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From Gilles <>
Subject Re: [Math] JDK "Random" and "BitsStreamGenerator"
Date Tue, 26 Jan 2016 19:07:01 GMT
Hello Luc.

On Tue, 26 Jan 2016 09:47:20 +0100, Luc Maisonobe wrote:
> Le 26/01/2016 01:13, Gilles a écrit :
>> Hi.
> Hi Gilles,
>> In CM, a base class "BitsStreamGenerator" contains methods for
>> generating various primitive types from a bit source (to be
>> implemented by subclasses by overriding the "next(int bits)"
>> method).
>> For example, to get a random "long" value, the following code
>> is called:
>> ---CUT---
>>     public long nextLong() {
>>         final long high  = ((long) next(32)) << 32;
>>         final long  low  = (next(32)) & 0xffffffffL;
>>         return high | low;
>>     }
>> ---CUT---
>> If the bit source were provided by the JDK's "Random" class,
>> is it assumed that the "long" value generated by the above
>> code will always be equal to the "long" value generated by
>> the call to JDK's "Random" class?
> No. There is nothing said anywhere in the javadoc that would imply
> one implementation of nextLong is the same as another implementation.
> The only thing that user can exapect is that when they choose one
> implementation, it is consistent, i.e. it is "random enough" and
> "not biased". Two different implementations can fulfill these
> requirements without producing the same sequence.

I note that your statement contradicts Phil's[1]:
   "[..] you [...] changed the internal implementation of all
    of the Bitstream generators."
   "[must] verify that the same sequences are generated by the
    3_X code and the refactored code [...]"

Minor point: I think that there is a possible ambiguity with
"JDKRandomGenerator" when the doc indicates
   "[an] adapter that delegates the random number generation to
    the standard [Random] class".

In fact, there are two possible cases:
  (a) delegating all methods to "Random", or
  (b) only use the source of randomness ("next(int bits)") from
      "Random" and create the "long" with the algo provided in CM.

CM implicitly assumes case (a).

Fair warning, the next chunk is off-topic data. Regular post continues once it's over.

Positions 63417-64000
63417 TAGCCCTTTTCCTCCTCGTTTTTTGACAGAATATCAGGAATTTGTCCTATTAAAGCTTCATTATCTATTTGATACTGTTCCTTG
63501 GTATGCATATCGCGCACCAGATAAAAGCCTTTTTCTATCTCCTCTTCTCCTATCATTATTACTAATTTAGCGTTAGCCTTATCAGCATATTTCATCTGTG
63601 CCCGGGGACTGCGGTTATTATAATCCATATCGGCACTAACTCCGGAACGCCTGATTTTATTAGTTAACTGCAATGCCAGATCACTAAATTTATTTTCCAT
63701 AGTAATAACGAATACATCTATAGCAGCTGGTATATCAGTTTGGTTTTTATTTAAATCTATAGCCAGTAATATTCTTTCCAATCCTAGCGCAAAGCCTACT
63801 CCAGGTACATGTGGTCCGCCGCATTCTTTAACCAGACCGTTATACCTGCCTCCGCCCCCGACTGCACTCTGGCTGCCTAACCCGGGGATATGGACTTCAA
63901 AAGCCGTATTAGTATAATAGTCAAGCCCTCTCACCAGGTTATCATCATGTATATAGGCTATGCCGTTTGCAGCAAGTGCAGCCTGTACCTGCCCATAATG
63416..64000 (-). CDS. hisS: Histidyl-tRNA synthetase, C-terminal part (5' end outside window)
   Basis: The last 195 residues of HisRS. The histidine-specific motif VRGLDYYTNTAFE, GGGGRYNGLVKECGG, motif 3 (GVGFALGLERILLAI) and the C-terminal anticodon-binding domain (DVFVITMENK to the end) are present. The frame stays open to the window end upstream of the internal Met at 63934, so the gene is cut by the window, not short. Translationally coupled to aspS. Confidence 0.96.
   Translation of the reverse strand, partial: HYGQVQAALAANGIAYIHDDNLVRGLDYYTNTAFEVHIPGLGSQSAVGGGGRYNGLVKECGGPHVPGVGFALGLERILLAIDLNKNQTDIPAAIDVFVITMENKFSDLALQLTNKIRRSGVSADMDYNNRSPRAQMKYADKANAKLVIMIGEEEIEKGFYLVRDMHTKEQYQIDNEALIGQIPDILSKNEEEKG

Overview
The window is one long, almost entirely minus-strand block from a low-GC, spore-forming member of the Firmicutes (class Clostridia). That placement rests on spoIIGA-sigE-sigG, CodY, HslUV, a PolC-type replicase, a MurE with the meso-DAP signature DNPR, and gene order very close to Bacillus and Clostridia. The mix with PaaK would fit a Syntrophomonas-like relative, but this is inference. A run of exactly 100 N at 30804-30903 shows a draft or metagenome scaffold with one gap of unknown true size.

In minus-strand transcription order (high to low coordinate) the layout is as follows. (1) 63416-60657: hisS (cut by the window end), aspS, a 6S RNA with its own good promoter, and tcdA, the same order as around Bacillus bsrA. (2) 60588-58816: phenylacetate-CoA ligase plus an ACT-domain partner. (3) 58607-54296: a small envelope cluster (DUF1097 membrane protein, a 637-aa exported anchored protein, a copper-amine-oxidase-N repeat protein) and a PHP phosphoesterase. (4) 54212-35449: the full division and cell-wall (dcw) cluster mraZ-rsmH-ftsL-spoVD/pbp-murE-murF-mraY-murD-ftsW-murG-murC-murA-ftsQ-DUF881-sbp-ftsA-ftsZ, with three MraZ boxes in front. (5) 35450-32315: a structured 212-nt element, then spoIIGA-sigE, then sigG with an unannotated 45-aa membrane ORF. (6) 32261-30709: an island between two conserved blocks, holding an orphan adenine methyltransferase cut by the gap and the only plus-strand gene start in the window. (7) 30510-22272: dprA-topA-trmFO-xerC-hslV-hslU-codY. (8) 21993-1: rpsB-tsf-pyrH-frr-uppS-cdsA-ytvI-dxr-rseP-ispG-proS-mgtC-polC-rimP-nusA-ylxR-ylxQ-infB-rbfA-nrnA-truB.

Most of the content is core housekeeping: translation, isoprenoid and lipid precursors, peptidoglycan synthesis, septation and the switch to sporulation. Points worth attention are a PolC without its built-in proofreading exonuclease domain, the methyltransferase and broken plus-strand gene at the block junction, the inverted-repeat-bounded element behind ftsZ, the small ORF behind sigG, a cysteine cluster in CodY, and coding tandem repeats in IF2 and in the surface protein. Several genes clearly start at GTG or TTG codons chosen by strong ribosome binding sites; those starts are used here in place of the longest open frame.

A user could infer it from the HTML doc of "JDKRandomGenerator",
as it does not inherit from "BitsStreamGenerator".
But in "RandomGeneratorFactory", it's more confusing.
[By the way, those two are duplicate implementations of the same

In the new "rng" package, I'll actually provide case (b) which
is more consistent with how the other "sources of randomness"
are used by "BitsStreamGenerator" to provide all the "nextXxx"

>> In other words, how "standard" are the default implementations
>> of the methods defined in "BitsStreamGenerator"?
> I don't think there are any standard to abide by.

OK, but how do we detect a suboptimal/buggy algorithm?

>> And what are the compatibility requirements with respect to
>> reproducibility of the sequences (between releases of the
>> library)?
> It's a grey zone, IMHO. It is nice to preserve reproducibility
> as changing it changes the reference test cases with fixed seeds.

AFAIK, having one seed pass the tests does not imply that the RNG
is good.

> On the other hand, too much compatibility really is a pain, we
> feel it constantly, so I would say that as soon as we need to
> change the sequence, we can just do it, and check all the tests
> we know of (i.e. those of our own library) still pass and we
> go forward.

Are those tests with sample size of 1000 strong enough to detect
that an implementation does not uphold the properties of a RNG?

I mean, isn't it actually enough that
1. a CM unit test verifies that N numbers (i.e. the "int" values
    returned by "next(32)") are the same as a set of "reference"
2. a CM unit test verifies that the conversion from "int" to each of
    the other types is correct (hence the need to have a reference
    for those routines as well)

If tests (1) and (2) pass, then the CM the uniformity tests seem to
try and show that the reference algorithm itself is wrong.  Which
it'll have a hard time achieving with a small sample.  Even more so
with a single, fixed, seed.

In the absence of (2), the uniformity tests are actually testing
the conversion routines, with each of the different sources of
randomness.  Testing with a single source should be enough since if
there is a bug in the conversion routines, the same tests will fail
for any source of randomness.

Best regards,


> best regards,
> Luc
>> Regards,
>> Gilles

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